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Saturday, November 30, 2019

Bloomingdale Brook Falls-Rensselaer Tech Park

The calm before the storm.  With a monster snowstorm forecast for the next couple days, I wanted to take a brief opportunity to stretch my legs and get a small late afternoon, post-work walk in.  Decided to check out the Rensselaer Tech Park Trails which I haven't been to in a year or so.  Much to my surprise, things have changed in that time.  Regeneron has built a sizeable parking lot where a meadow walk used to lead down to the trail system. Also, there is a small parking area specifically for the trails which had never been there well as ample trail signage.  I was actually quite shocked to see so much change.  Followed the signs to the new trail entrance, which heads into the woods and skirts the edge of the parking lot over to the old trail entrance.
Once back onto the old trail system, I turned left onto the red marked trail, which closely follows the rim above a deep drainage cut. Soon the trail crosses over a sturdy well built footbridge and then up an impressive stone stairway.  Can't say enough about the trail work done here!
Once across the drainage you can really appreciate the depth of the gorge that has been cut out by a seemingly meek little stream. 
A closer inspection looking downstream.  Slick fallen leaves and a hint of mud on the steep slopes made this a bit of a tricky spot to really get a good vantage point.
The trail winds its way safely down to the edge of the brook, where the first of several small, but nice waterfalls can be enjoyed.
 The second falls is the most visually appealing in my opinion. 
 Yet another, smaller falls just a bit further downstream.
Looking up at the steep slopes above the base of the stream bed.
 I was pleasantly surprised to find one more change from my last visit here, when I had to use some fancy footwork to get across the brook.  This time, large stones have been neatly placed in line to cross the water and keep your feet dry.  Wow!  Great work!!
I continued the waterfall loop, climbing steeply back up out of the mini gorge using switchbacks on my way up.  In no time at all I was back out of the woods and heading back towards the car.  Just by chance, near the edge of the woods, I happened to notice a small trail, almost unnoticeable dropping down towards the stream again.  There were even a few sporadic green Tech Park trail markers and lots of flagging.
Wasn't really sure what to make of it so I decided to check it out.  It didn't really seem to go anywhere and there was a lot of dead fall blocking any real trail progress. Perhaps this is a future trail being built?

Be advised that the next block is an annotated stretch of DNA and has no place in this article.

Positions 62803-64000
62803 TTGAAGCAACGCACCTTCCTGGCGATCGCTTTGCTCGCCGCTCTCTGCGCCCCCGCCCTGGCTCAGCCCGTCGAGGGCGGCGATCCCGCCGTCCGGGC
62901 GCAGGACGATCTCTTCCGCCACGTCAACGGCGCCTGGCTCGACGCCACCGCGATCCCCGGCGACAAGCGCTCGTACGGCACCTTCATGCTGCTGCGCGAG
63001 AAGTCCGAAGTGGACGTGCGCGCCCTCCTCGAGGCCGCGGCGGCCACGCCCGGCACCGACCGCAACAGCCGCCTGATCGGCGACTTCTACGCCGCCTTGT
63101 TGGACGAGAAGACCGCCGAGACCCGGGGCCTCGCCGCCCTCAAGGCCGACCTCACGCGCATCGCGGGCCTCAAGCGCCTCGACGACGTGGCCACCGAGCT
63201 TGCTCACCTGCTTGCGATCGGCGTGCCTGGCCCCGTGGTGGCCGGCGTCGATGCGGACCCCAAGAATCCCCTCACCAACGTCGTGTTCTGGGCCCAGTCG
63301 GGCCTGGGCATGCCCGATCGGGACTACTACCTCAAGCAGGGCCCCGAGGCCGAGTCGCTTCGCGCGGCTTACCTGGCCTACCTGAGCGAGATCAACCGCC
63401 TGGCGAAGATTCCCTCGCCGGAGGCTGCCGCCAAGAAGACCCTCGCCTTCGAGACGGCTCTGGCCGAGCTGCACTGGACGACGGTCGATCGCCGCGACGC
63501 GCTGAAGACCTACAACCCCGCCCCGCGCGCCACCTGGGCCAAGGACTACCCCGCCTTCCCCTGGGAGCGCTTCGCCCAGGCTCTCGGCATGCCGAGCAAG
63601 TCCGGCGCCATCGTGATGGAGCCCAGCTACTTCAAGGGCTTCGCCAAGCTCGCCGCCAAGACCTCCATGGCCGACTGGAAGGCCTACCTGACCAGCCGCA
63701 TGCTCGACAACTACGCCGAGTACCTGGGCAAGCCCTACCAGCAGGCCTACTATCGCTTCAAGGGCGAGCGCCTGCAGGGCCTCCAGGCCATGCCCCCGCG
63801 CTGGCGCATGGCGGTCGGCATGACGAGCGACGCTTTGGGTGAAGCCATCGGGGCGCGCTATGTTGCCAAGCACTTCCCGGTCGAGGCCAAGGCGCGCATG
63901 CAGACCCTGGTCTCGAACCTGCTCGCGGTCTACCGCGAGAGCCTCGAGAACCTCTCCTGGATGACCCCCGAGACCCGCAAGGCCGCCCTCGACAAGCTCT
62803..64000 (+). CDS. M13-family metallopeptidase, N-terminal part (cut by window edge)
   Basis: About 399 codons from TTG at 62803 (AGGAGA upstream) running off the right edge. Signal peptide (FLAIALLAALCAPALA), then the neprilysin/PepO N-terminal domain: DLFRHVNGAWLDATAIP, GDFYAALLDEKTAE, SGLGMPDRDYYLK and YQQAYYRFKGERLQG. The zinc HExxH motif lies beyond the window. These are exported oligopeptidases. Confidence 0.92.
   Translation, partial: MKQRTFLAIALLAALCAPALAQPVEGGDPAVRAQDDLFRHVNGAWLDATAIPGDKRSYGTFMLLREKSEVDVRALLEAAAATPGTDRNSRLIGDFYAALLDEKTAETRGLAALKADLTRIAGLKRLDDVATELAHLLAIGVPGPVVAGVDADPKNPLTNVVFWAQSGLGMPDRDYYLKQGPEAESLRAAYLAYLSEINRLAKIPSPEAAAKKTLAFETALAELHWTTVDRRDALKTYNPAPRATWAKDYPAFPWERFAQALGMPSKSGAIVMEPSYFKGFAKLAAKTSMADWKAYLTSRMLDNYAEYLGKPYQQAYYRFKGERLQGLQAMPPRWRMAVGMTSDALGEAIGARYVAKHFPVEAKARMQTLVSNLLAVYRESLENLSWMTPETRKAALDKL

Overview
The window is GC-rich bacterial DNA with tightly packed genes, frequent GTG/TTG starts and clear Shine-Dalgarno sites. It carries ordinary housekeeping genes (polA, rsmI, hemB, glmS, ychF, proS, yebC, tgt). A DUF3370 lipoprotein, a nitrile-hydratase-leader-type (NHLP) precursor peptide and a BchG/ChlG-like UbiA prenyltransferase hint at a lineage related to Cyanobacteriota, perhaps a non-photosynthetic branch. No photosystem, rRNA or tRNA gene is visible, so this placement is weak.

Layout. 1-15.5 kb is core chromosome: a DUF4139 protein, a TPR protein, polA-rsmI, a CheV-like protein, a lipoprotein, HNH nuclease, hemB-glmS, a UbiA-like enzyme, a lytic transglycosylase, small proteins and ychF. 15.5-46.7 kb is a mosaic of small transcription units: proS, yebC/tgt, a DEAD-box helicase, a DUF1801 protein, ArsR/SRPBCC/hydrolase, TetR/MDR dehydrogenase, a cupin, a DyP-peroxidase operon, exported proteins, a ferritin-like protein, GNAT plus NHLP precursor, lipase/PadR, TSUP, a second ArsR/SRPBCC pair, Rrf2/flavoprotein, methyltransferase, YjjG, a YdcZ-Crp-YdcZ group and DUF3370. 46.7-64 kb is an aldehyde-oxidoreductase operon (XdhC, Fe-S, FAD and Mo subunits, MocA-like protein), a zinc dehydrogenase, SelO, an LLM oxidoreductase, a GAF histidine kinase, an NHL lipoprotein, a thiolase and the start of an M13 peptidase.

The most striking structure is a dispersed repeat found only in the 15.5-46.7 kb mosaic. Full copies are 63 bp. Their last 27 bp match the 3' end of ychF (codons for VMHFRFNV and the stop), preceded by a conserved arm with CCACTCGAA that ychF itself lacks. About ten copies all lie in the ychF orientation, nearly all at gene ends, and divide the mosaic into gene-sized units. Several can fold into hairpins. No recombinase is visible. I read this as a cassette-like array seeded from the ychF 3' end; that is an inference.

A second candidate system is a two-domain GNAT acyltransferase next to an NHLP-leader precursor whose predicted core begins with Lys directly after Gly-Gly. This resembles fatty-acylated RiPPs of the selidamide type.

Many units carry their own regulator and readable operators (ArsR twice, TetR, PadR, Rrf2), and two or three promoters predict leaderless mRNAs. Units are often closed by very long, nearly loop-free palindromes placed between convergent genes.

Covered about one mile total and didn't see anyone else the entire time-guess they were all at the grocery stores stocking up on milk and bread.

Tuesday, November 26, 2019

Pine Cobble / East Mountain(Berkshires)

As November draws to a close, and we stare down the barrel of a long and cold winter ahead of is days like this that you want to truly relish.  A cool start and a little early morning mist were just the precursors to a beautiful mid 50's degree, sun filled day.  My sunrise drive on my way to the northern Berkshires through the quiet Taconic farmland was so peaceful and serene that I had to soak in some of the morning views.  The Taconic ridgeline of Mount Lebanon to Perry Peak rise above the New Lebanon countryside here, marking not only the eastern horizon but the Massachusetts state line.
Birds of a feather...certainly flock together.  This small farm pond on the lower slopes of New Lebanon's West Hill provides a peaceful retreat for the local duck population, while offering their human counterpart unbeatable views of the Taconics that make up the Pittsfield State Forest.
A bit further north and east, on the slopes of Sheep Hill in rural Williamstown, the Greylock Massif is quite an impressive site.  A blanket of mist rises up from the valley floor and between the ridgelines creating a wonderful composition.
I wanted today's hike to not only be a revisit to Pine Cobble, a fantastic rock outcrop on the south face of East Mountain, but a bushwhack venture to East Mountain's true summit and a visit to a spot on some maps called Bear Swamp.
The trail portion of the hike is a steady climb up from under 700 feet to start through an open hardwood forest.  There was very little if any snow down low, and mud underfoot to start.  Once above 1500 feet, the trail becomes a rock stairway, with screened views to the valley below.
A final steep push up through a couple inches of crusty snow got me up to 1893 foot Pine Cobble, with some really incredible views.  The nearby ridgeline that makes up the Clarksburg State Forest is easily visible above rock outcropping and low brush.
Just a few yards further is the spectacular view down into the Route 8 valley with the Hoosac Range rising above on the horizon.